As the new year has rolled around and I know that exactly none of you (well, maybe a special few) have resolved to read more complex and meaningful fiction. That said, if I may humbly ignore your inferior resolutions to recommend the following:
Here’s what happens: magicians Celia and Marco are raised from a young age as part of an ongoing series of competitions between their two magical mentors. No one is sure what the rules of the competition are, but it involves a night circus: le cirque des rêves, the circus of dreams. Unsure where to start, Celia and Marco begin instating a series of magical tents; one features a labyrinth, another an ice garden. But as the circus becomes ever more volatile and its members more involved, the two magicians find out a footnote of the competition that changes everything.
Here’s the bottom line: It’s a fabulous 5-star work of art, and I don’t call just anything art.
Ultimately, we could break down the narrative structure and look at how Morgenstern creates tension and intrigue. We could examine the information that she holds back throughout the novel and how it amounts to a read that is mysterious without being obnoxiously perplexing.
Or we could celebrate what I think is less academic and thus undervalued about the greatest of fantasy stories: the wonder.
a feeling of surprise mingled with admiration, caused by something beautiful, unexpected, unfamiliar, or inexplicable.
Besides the well known book Wonder by Raquel J. Palacio, the mention of this might bring up one of the greats: the Harry Potter franchise. After finally getting around to watching Fantastic Beasts and Where To Find Them, I was reminded of how powerful the presence of wonder can be in the shape and tone of a story. Here’s an excerpt from The Night Circus that speaks to some of that tone and experience:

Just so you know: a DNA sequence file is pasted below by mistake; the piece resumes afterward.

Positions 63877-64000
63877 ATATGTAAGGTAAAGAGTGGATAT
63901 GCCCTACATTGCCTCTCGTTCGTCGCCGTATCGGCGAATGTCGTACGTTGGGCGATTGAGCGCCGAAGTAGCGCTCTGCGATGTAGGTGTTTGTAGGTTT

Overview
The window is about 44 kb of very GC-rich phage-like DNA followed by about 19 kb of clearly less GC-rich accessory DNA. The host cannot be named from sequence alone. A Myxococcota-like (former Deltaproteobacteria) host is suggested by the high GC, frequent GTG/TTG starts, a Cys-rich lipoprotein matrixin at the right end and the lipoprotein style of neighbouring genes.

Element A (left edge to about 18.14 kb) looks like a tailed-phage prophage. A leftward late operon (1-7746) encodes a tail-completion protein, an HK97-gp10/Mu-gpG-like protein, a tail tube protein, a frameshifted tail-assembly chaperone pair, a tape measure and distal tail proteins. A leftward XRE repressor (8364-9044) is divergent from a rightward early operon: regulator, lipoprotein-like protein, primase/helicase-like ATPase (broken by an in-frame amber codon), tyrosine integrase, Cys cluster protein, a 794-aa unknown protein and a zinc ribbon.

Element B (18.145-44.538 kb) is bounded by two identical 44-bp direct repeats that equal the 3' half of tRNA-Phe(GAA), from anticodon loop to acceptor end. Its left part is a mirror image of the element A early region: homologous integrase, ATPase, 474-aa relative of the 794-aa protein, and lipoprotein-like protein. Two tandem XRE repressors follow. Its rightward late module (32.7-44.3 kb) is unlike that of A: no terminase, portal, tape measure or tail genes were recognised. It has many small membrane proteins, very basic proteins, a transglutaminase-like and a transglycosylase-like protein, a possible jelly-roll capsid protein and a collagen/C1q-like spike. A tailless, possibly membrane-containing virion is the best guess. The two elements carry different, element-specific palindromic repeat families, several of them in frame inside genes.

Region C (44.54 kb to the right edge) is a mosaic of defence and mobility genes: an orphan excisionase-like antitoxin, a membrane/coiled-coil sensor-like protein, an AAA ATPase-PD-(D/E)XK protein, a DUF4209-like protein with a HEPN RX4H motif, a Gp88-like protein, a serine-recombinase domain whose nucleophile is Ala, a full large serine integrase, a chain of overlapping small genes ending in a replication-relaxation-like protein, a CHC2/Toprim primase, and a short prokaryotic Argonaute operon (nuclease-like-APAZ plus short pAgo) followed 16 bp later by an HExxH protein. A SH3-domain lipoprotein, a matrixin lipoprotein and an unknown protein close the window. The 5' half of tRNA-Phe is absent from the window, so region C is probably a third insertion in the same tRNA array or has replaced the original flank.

“Despite the name, she is not prepared for what awaits her inside the tent.
It is exactly what the sign described. But it is so much more than that.
…The air itself is magical. Crisp and sweet in her lungs as she breathes, sending a shiver down to her toes that is caused by more than the forewarned drop in temperature.
…Curious, Celia picks a frosted peony from its branch, the stem breaking easily.
But the layered petals shatter, falling from her fingers to the ground, disappearing in the blades of ivory grass below.
When she looks back at the branch, an identical bloom has already appeared.”
-The Night Circus, pages 152 and 153
Here we see Celia lost in a beautiful magical world that is at once detailed yet easy to experience. She experiences wonder in its rawest form. Which brings us to the ultimate point: so many things happened in 2016. Some were not happy. Deaths, elections, votes, personal events…in the face of the inexplicable, people have tried to explain these away in every way they can. For many in 2016, that which is incomprehensible became synonymous with that which seems to threaten ruin.
But in 2017? Let’s realize that we can’t understand everything. Let’s remember that the world is a big and crazy place; while that’s no excuse to stay ignorant about what matters, we have to learn that we’re never going to be able to understand everything.
And that’s a good thing. Frosted peonies are all the more beautiful when you let them be the beautiful, impossible flowers that they are. We need not fear that impossibility for all of its unknowns. We need only admire them.
Friends, here is to a beautiful and wondrous 2017.